Where is the water for their needs?

Phenics: Posted: August 4, 2014 4:27 p.m.

zra is right on the money. I wrote Jim Holt about this last week. The watering time table is not practical and I suggested a moratorium on building. I mentioned the how the unseen water usage is far more impactful than the time we have our sprinklers set to water our lawn each day. There are a massive amount of units coming online off Golden Valley, continuing the Villa Metro in addition to all the other developments. Each one of those families that comes up here will need a lot more water than my lawn. Nothing against the families since they are just like me wanting to live in a nice area but responsible growth is the answer. If we don't have enough for everyone we need to stop the invitations. All that said, at least what the Signal is proposing makes much more logical sense. The other thing I noted (credit to wife) about the silly watering schedule the water officials propose was supposing we water double on the permitted days, then the net effect of water savings is actually negligible if any (then factor in the midnight Rain Birds as well). Over building is a major contributor that is not addressed - I call it the obvious secret developers want to keep under wraps. Hopefully they'll go in a better direction with this.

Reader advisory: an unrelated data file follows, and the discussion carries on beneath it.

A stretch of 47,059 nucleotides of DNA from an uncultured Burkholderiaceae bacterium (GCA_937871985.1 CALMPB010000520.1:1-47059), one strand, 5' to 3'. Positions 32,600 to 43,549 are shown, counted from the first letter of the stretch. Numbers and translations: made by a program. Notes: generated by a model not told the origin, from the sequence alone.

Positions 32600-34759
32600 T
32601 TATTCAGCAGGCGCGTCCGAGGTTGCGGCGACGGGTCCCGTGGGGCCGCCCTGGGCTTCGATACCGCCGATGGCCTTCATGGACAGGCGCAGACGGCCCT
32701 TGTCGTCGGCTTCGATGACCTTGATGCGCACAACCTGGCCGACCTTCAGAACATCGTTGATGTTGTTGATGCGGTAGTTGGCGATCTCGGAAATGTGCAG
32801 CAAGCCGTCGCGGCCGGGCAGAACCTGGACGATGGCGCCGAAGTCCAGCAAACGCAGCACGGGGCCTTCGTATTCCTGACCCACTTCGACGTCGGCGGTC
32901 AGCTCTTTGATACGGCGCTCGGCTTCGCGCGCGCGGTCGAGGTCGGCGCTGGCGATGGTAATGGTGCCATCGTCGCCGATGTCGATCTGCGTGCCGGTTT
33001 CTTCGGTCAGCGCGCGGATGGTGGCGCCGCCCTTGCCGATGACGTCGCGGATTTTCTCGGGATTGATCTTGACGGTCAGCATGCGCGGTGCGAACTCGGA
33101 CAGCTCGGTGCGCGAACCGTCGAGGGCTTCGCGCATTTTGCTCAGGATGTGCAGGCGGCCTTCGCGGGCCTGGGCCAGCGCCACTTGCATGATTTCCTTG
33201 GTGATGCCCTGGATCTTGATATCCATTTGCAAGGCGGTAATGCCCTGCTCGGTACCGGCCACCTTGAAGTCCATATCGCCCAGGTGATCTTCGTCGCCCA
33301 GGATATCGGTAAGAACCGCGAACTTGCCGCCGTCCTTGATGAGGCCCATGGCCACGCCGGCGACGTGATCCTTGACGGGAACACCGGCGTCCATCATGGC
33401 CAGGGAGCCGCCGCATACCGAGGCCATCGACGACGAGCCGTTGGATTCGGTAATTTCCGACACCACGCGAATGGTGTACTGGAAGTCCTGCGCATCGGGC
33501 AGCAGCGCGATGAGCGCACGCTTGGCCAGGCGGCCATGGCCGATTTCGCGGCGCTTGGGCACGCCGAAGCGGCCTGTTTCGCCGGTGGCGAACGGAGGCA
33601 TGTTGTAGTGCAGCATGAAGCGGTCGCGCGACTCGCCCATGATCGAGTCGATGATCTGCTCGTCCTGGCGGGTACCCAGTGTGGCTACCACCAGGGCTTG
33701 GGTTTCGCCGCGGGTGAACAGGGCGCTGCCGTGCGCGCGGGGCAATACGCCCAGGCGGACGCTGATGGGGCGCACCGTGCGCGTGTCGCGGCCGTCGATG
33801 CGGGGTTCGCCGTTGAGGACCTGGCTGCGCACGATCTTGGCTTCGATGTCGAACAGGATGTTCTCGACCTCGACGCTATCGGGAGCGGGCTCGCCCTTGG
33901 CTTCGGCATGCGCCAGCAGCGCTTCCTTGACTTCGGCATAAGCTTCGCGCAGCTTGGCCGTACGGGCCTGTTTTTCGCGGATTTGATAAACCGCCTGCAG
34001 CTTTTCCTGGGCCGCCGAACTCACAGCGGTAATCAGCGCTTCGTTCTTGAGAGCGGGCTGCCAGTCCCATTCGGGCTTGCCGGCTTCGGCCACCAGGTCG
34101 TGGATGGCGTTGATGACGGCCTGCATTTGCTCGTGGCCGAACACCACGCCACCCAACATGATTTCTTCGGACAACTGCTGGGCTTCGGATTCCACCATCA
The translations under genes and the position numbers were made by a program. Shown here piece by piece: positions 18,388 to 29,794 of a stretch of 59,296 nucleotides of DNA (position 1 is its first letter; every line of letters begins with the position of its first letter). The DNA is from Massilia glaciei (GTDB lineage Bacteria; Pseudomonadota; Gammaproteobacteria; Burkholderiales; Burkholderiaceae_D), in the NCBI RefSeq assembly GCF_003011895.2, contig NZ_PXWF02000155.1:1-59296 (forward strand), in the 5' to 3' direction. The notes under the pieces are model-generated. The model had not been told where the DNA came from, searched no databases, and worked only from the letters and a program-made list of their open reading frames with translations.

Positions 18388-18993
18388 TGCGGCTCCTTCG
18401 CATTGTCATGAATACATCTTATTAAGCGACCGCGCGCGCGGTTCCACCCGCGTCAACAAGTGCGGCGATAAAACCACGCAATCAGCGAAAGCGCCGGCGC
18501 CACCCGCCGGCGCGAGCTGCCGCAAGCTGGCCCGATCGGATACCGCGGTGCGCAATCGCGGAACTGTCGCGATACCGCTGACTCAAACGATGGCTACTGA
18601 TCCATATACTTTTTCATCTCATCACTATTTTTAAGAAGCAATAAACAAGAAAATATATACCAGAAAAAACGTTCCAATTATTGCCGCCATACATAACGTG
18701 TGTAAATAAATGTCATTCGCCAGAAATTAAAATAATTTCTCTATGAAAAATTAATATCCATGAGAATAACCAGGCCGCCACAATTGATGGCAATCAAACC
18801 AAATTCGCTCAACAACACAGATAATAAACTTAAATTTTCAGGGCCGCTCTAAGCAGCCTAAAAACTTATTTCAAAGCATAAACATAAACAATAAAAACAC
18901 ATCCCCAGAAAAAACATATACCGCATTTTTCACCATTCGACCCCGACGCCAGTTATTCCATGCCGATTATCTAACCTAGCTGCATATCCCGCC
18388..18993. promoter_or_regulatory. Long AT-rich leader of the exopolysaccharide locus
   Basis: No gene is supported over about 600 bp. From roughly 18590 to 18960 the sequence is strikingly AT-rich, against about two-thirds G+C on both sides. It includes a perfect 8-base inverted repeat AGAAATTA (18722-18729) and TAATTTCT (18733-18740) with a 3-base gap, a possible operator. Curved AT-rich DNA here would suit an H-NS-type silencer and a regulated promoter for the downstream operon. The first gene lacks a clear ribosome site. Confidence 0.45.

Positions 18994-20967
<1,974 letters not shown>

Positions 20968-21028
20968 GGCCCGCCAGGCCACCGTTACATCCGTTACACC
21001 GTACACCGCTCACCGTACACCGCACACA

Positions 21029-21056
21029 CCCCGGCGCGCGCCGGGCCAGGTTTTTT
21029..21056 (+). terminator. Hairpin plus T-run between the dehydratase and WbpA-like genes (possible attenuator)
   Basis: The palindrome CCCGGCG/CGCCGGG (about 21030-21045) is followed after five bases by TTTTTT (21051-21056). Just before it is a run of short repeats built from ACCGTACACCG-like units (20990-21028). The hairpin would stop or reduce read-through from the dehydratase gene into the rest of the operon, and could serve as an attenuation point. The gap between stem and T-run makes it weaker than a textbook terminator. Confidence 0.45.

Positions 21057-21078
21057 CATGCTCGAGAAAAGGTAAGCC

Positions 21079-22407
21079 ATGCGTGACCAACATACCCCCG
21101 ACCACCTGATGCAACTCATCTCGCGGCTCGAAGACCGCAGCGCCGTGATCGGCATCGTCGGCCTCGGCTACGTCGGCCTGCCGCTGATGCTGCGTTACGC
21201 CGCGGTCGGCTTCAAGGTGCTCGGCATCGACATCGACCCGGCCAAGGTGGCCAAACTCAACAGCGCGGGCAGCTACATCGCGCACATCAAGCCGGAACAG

MarkD: Posted: August 12, 2014 10:34 p.m.

I agree that the proposal to use time-table watering restrictions to solve the water shortage would be divisive and ineffective. Residents would probably over water during their allotted time which would be even less efficient than now. I think it is time for the good people of Santa Clarita to step back and acknowledge that we live in a desert chaparral environment. WE CAN NOT SUSTAIN OUR LAWNS. THEY HAVE TO GO. We should keep lawn areas that serve a purpose like playgrounds and golf courses but non-function turf has got to go. These non-functional areas should be converted to less water intensive landscape motifs. This means an aesthetic mind shift to plant with California natives and other drought tolerant plants. The HOA rules forcing homeowners to maintain front lawns need to be repealed. The HOA’s should be proactive and work with homeowners to develop alternatives. For those interested, a great resource for native gardening is the Theodore Payne Foundation located over the hill in Sun Valley. They have classes and a nursery. Many of their plants are suitable for our unique climate. For some inspiration, take a hike in Placerita Canyon near Canyon Country and what some of these plants look like.